Workshop teaches kids far more than art

February 20, 2008 8:48:11 AM PST
An afterschool workshop on Chicago's South Side is teaching children about art. But that's only the tip of the paintbrush.

The program welcomes children of all learning abilities and disabilities and encourages them to learn and create together. ABC7's Harry Porterfield says the founder and volunteers behind this neighborhood workshop are some people you should know.

It's an afterschool art workshop with a special mission. In the same setting children with learning disabilities, others from regular school along with gifted youngsters are finding common ground as they study art together. Beverly Normand created the program.

"It serves in social ways too, to improve their social skills, to expose them to youngsters who are not doing as well, to help them so they actually learn something about empathy and the caring ethnic," said Beverly Normand PhD, program creator.

Located in the basement of Normand's South Side, the workshop is staffed by volunteer art instructors.

"You have to give back," said Edward Strong, volunteer artist. "Art is a thing when you are constantly admiring something and it's a natural thing to do something for someone else."

"I first started my first class when I was 15 years old, so very early on I recognized the need to develop this creativity in real young kids, because I still remember that's where I started off," said Gerald Sanders, volunteer art director.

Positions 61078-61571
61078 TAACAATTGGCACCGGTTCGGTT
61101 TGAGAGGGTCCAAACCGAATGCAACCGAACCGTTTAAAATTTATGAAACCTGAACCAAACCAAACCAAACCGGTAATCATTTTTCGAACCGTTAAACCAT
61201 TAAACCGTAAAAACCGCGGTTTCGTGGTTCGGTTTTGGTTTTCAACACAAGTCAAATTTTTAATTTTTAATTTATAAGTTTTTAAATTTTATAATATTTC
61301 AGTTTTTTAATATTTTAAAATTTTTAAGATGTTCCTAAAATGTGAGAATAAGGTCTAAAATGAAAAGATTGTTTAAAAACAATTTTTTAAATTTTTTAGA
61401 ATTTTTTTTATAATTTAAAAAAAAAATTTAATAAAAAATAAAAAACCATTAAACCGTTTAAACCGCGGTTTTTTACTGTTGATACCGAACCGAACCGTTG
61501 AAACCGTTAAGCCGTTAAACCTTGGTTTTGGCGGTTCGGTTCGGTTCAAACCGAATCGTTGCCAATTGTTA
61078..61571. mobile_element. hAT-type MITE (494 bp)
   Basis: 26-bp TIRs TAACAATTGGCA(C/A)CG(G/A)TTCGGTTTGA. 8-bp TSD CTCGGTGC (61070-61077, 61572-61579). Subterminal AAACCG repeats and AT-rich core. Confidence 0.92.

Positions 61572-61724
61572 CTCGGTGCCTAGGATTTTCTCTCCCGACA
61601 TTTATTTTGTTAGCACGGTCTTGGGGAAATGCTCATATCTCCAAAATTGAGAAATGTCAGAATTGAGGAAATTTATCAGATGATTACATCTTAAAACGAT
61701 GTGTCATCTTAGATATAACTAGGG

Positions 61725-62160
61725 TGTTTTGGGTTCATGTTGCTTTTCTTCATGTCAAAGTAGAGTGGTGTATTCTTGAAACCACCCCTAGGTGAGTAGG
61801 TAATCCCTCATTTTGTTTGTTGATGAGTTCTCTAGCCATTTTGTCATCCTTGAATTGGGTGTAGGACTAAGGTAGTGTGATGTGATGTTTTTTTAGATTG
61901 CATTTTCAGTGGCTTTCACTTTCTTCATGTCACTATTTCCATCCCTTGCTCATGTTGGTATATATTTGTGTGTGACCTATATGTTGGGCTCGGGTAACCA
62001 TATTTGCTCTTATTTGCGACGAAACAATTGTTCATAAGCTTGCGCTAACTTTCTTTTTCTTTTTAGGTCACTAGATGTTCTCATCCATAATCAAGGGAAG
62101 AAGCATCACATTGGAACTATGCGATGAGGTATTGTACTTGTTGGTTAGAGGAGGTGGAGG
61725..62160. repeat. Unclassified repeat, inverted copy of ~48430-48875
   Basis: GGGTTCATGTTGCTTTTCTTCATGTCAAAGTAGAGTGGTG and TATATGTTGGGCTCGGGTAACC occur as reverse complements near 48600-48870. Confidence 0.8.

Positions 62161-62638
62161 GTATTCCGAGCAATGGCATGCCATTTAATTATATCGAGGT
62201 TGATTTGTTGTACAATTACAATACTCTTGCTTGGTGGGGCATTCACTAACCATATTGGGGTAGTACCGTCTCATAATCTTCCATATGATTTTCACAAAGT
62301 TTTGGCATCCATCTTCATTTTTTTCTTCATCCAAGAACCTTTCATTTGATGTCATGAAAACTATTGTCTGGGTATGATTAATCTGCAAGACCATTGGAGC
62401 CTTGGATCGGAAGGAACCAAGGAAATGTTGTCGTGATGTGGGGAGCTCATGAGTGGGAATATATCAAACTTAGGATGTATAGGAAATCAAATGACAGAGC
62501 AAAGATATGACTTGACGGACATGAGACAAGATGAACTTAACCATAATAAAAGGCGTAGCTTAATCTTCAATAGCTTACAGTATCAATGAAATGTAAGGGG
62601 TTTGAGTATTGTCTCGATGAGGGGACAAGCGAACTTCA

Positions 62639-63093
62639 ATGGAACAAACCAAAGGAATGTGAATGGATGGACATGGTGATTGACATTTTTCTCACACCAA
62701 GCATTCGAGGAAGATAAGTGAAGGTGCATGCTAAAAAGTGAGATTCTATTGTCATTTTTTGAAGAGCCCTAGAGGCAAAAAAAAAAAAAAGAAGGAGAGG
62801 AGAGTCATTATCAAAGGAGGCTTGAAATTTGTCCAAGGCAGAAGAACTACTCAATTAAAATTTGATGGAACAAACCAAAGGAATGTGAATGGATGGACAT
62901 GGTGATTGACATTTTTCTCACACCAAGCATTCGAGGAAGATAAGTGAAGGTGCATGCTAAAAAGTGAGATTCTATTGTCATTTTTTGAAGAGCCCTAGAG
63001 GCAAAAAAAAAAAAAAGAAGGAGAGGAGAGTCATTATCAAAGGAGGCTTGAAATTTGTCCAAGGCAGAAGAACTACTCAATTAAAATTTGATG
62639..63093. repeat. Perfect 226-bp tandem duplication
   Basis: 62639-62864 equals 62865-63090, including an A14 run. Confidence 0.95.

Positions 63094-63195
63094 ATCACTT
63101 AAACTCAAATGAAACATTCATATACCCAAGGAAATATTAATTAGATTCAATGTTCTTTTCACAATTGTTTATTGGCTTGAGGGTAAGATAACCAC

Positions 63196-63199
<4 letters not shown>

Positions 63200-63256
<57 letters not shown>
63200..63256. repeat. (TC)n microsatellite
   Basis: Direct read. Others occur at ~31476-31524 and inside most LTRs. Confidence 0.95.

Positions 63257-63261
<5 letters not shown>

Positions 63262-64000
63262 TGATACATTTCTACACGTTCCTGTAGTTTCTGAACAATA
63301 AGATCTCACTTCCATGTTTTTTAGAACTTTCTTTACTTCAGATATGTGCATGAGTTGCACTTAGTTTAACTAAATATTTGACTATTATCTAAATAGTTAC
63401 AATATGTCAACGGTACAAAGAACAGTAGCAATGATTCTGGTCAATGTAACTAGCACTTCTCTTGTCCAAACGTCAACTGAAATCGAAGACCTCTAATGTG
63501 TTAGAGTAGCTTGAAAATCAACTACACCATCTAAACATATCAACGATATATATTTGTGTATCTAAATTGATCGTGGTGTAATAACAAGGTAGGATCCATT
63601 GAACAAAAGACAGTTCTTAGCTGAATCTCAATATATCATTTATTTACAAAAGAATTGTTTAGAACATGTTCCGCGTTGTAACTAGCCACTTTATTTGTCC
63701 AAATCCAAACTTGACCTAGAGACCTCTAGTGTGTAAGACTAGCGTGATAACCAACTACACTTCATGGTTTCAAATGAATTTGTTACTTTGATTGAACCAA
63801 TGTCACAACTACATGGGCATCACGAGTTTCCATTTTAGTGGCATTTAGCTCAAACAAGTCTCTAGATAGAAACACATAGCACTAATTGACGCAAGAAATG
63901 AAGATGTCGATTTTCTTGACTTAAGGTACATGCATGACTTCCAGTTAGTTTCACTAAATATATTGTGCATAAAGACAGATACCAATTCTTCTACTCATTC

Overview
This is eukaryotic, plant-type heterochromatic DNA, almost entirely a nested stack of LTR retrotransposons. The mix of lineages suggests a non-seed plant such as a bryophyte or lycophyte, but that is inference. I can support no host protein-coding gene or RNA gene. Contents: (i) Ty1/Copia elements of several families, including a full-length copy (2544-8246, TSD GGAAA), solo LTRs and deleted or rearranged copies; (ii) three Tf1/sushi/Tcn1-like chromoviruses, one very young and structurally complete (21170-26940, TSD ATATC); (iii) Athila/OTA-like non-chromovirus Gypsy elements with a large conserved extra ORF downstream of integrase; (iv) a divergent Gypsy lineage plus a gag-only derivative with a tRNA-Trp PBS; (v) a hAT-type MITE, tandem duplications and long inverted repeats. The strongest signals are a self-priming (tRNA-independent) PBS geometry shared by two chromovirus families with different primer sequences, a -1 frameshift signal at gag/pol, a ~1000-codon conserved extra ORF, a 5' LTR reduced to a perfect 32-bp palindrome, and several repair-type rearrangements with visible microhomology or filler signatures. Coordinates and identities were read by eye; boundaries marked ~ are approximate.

The workshop ranges from three to six hours and many of the students are so involved in what they do that they don't want to leave.

"I'm just learning how to draw my circles and things correctly, coming here, meeting new people and just having a good time," said Julian Sidney, student.

"The best thing I drew here was a lighthouse," said Candace Baker, student.

For 20 years, the organization has survived on donations and volunteers, and the youngsters are not charged for the lessons they are given.

"I feel good when I see a child at risk for any reason who comes together with other children who are more fortunate to learn about art, to stimulate the imagination, to learn about the possibilities there are in social relations in the arts. In the academic world, too," said Normand.

Beverly Normand, kids and the volunteers in her art workshop, some people you should know.

To learn more about the workshop and its allied organization the Rald Institute log on to www.raldinstitute.com.


Load Comments